Salute from sunny Sorrento

Lots of people including my Mother and Kate’s Father had said I should visit Sorrento as I was already this far south. As you can see, we didn’t disappoint. Kate had done her research and discovered   that if we stayed on the outskirts, there were bargains to be had on the accommodation front so that’s what we did. Currently then our residence for the short terms is the commune known as ‘Piano di Sorrento‘ which was close enough to Sorrento meaning we should be able to catch public transport in. Anything to avoid taking the out the car unless absolutely necessary.

We shortly discovered the bus schedule appeared to be somewhat relaxed (like Italy in general) and so after waiting for over 20 minutes we had enough and were none-the-wiser what was happening so we thought ‘s0d !t’ – let’s just just walk! Over an hour and 4 kilometres later we made it into the centre! (Our reception lady would later tell us it was this distance after she recoiled a little when she heard we walked there). Walking such a distance would have never been something I would have even contemplated back home.

It might not look it from this photo but the place was really bustling with people – and this is still considered low season don’t forget.



My immediate reaction was how strange it was to have suddenly been immersed into a thriving town! Only because we saw very few people for the last hour and now, all of a sudden, we were surrounded by many English speaking tourists. The last time I remembered feeling this was in Vatican City. If this was to be Sorrento I had better get used to it.

As we were back in tourist land we did tourist things like take the official tour on this thing: (Photo from the Internet).


In addition to its beauty and its prime location on the coast, Sorrento (and the Sorrentine peninsular in general) is well famed for its production of Limoncello and almost every market stool and shop was selling it. There’s no doubting it’s a charming place but you could easily accomplish it in a day I thought.
What did those of you that have been think?

It’s also true that many of the people that come here very much try to make their holiday about seeing the many other places close by too; places like Pompei, Positano , Ravello and of course, the Amalfi Coast. Despite only needing a day here, there’s no doubting the city’s appeal and popularity backed up by the amount of tourists here. Also I saw very little poverty here which was a welcomed sight and was quietly surprised just how pleasant the locals were despite all being in competition with each other from a business perspective. It’s also when you remember that Naples is just one hour away do you further appreciate the contrast in both cities and their people. Actually a waitress said this to us and I remember thinking I couldn’t agree more.

Being here also has allowed me to reset my manners as I had started to become a little more accustomed to the Naples way, Y’know brushing against people in the crowded streets and almost ignoring it and walking on. Something that would have been alien to me weeks ago but proof that eventually we really can and do adapt to our surroundings. It was amusing to watch the tourists at what we call Zebra crossings as it’s fair to say I’ve definitely toughened thanks to Naples.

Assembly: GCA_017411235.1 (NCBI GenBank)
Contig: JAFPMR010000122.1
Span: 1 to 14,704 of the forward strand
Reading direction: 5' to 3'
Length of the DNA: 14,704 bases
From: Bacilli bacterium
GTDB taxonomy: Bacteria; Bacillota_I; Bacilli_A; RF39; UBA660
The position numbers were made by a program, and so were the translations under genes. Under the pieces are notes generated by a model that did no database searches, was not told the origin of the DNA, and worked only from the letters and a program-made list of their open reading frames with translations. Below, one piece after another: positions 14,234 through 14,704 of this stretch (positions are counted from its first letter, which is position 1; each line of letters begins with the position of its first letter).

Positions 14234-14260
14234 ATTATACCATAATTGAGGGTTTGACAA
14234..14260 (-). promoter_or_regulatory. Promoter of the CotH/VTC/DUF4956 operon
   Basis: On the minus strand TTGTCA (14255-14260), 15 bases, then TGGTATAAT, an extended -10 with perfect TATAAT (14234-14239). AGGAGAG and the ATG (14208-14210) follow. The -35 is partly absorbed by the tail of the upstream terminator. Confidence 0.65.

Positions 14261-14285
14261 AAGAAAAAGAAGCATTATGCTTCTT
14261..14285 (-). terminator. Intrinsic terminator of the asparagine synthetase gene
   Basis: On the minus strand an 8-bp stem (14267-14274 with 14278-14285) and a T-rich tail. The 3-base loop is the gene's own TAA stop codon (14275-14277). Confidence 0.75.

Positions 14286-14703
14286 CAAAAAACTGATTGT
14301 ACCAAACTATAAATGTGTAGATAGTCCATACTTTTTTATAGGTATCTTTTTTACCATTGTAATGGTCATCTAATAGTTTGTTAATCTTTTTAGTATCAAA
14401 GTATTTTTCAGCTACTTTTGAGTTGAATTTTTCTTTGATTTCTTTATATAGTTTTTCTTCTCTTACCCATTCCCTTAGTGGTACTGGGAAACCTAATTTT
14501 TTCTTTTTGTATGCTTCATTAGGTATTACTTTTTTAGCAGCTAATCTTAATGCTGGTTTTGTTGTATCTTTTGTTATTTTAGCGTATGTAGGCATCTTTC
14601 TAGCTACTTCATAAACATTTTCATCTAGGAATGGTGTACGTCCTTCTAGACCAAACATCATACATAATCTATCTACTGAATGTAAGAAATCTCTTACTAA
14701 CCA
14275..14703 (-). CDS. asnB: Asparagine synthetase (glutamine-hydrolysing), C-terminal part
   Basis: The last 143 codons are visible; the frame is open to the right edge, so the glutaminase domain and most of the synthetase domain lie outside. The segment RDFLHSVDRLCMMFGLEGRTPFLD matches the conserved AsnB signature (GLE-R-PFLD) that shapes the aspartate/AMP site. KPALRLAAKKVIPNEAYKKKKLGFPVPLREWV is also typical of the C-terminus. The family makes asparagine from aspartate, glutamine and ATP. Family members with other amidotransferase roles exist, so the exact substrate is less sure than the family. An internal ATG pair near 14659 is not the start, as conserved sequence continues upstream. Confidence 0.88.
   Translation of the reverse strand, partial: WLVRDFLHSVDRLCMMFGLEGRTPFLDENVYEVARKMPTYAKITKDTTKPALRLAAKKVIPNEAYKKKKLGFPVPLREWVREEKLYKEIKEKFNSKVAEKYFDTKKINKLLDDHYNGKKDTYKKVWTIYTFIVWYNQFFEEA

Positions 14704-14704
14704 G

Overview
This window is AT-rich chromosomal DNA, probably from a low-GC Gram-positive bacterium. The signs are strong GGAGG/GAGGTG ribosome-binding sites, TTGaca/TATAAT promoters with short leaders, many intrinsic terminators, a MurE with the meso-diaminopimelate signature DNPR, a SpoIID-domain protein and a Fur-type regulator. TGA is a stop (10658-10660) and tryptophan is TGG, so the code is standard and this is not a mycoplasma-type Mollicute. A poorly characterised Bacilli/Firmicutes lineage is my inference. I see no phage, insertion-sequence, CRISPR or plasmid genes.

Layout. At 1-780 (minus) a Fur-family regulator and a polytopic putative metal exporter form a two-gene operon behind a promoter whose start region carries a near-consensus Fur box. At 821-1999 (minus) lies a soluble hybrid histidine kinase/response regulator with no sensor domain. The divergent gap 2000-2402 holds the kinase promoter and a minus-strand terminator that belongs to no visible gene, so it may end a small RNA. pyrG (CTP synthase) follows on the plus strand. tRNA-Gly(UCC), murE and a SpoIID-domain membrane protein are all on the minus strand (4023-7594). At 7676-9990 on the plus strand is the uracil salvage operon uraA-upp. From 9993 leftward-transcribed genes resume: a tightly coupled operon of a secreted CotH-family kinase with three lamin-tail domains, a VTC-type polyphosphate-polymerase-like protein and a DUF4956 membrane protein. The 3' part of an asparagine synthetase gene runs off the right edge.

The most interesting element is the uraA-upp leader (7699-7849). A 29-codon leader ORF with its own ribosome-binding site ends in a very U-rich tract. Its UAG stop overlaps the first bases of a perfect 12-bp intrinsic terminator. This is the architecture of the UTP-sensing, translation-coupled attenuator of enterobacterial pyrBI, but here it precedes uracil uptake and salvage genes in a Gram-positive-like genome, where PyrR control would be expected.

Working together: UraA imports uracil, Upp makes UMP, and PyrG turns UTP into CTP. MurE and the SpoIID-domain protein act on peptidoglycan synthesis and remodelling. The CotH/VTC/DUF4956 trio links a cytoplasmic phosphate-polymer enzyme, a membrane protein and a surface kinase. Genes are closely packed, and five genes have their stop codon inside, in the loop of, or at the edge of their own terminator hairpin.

As for the prices here they are what you would expect but they weren’t stupidly high. Water a couple of euros, a coffee between 2 and 4 and a meal around 10 to 12 for a main course of fish or some similar delight. Look a little harder though and you can find yourself a basic pasta and pizza (as if over-baked, Mozzarella can be ‘basic’) for less than 15 euros – combined!

After we walked about for it a bit and just embraced being here, Kate had made it clear she would really appreciate some dedicated sunshine time so we headed down to one of the several marina areas. Annoyingly there was a charge to use their facilities and I wasn’t prepared to pay it but Madam kindly paid for us and there we sat for a couple of hours, me largely in the shade, she largely in the Sun! (I still didn’t approve but I was thankful of her gesture all the same).

Here is she is sipping back the Cola before joining me in participation of ‘the good life’:


By now the rays of the Sun were thankfully a little less strong and so we moved on to the main marina, the Marina Grande – clue is in the name. Here we sat by the edge and watched local fisherman return with the day’s catch, or should that be catches? That was great as I’d never really seen fresh food come in like this before and to think that a lot of this fish would then be cooked that evening for the hungry punters…

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Before we ate though we couldn’t resist the opportunity to treat ourselves to our first drink of the day. Madam picked a bargain with a glass of Prosecco at just 4 euros as she said it can be double that back in the UK. I chose an Italian beer…obviously.

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A toast to good friendship.

We sat for nearly an hour in utter peace and tranquillity before moving on for some food. Here is what I was saying about Pizza and Pasta and I have to admit it, this was thoroughly enjoyable and another comparable bargain for 15 euros! I enjoyed this pizza more than I did in that single place in Napoli.


Somewhat crazily, we decided to walk back as it was still light. Besides we could walk off all the food we had eaten. Admittedly we felt refreshed after that decent sit down and so we were ready for the challenge! It would be accurate to say then that we accomplished an easy 10 kilometres walking today having set off around 9am to have returned nearly 12 hours later! Needless to say it wasn’t long before we hit the pillows but again managed to capture this on our way home.









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